Connecticut State Library with state seal

Memorials of Connecticut Judges and Attorneys
As Printed in the Connecticut Reports
volume 121, page(s) 714-715

OBITUARY SKETCH OF BERNARD FRANCIS GAFFNEY

Bernard Francis Gaffney was born in New Britain on June 23rd, 1861, and spent his life in that city where he died March 31st, 1936. His early education came from the New Britain public schools. He earned his way through Yale College where he was graduated in 1887. He then studied law in the office of the late Philip Markley and was admitted to the bar in 1889.

In 1894, Mr. Gaffney married Alice Sherlock and to them were born three sons and a daughter. All the sons followed the footsteps of their father and became members of the bar. The eldest, Donald Gaffney, after a brilliant career, died in the prime of young manhood in 1935. His obituary notice will be found in the Connecticut Reports, Volume 120, at page 712. The younger sons are now practicing law in New Britain.

Judge Gaffney was actively engaged in the general practice of law from his admission to the bar until a few years before his death when the active work of his work fell largely to his sons. He was constantly engaged in litigation and had a large office practice. He was president of the Hartford County Bar from 1928 to 1930.

Throughout his life Judge Gaffney was intensely interested in the city of New Britain, an interest unflagging to the day of his death. He saw New Britain grow from a town of less than six thousand people to a city of seventy thousand. A manufacturing city and typically a "melting pot," the newcomers from Europe commanded his sympathy and his active aid. An ardent Roman Catholic, Mr. Gaffney took an active part in the religious and charitable enterprizes of his church. As a civic leader, he was corporation counsel, a member of the board of education, a member of the city finance board, of commissions on the city charter and on city zoning, and chairman of the New Britain draft board during the world war. In 1904 he was elected Judge of Probate and was unanimously continued in that office until he reached the retirement age in 1931. In return for that lifelong service he received a fitting reward, the love and respect of his fellow citizens without regard to race or creed.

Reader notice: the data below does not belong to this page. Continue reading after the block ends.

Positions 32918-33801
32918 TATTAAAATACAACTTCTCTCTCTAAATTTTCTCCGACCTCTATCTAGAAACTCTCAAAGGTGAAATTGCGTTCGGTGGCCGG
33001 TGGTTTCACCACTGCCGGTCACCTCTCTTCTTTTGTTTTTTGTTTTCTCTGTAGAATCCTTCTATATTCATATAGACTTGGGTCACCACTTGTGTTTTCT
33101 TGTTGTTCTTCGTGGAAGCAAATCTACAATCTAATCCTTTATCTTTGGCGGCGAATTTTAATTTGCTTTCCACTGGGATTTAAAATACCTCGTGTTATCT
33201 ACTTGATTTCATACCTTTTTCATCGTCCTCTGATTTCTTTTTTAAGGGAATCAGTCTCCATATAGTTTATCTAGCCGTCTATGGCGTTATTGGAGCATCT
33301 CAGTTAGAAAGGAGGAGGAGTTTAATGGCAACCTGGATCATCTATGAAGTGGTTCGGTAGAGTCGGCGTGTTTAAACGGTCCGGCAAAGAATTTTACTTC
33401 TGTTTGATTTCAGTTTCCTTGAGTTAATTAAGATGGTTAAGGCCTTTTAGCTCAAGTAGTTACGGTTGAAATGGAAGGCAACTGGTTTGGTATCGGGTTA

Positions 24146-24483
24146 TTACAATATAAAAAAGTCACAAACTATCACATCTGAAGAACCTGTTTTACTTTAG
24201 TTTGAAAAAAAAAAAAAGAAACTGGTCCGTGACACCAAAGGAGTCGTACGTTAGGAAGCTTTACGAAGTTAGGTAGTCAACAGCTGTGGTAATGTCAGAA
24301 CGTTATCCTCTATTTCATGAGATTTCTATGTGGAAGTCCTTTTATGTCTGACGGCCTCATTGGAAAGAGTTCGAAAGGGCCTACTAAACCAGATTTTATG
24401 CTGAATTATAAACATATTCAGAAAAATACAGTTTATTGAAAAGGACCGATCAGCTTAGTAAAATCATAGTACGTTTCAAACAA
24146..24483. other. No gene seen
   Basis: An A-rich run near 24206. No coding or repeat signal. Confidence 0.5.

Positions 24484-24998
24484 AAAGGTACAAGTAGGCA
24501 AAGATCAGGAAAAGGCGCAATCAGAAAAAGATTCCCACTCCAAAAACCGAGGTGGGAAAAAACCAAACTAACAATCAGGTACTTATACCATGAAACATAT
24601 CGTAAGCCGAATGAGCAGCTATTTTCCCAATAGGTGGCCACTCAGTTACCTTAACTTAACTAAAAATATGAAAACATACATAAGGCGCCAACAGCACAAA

Judge Gaffney was a cultivated gentleman, widely read in such varied subjects as poetry, history, religion and philosophy. He was fundamentally an idealist, a characteristic apparent to all who came in contact with him, particularly his brother attorneys. His ideals, personal and professional, were noble and his life was spent in their pursuit. He practiced law on a high ethical plane, always seeking to promote the true ends of justice. A stubborn fighter, he asked only a fair field and no favor. His old-fashioned respect for the law and the courts sometimes seemed Quixotic but it was real to him and distinguished all his forensic labors. Similarly in his civic duties, he pursued ideals of perfection with all the zeal of his soul. A simple, earnest, industrious, friendly man, Mr. Gaffney did much good in the world.

It has been the high privilege of the Connecticut Bar to furnish from time to time men who were leaders in their communities in all that tends to progress in the best things in life. Such a man was Bernard Francis Gaffney.

[footer.htm]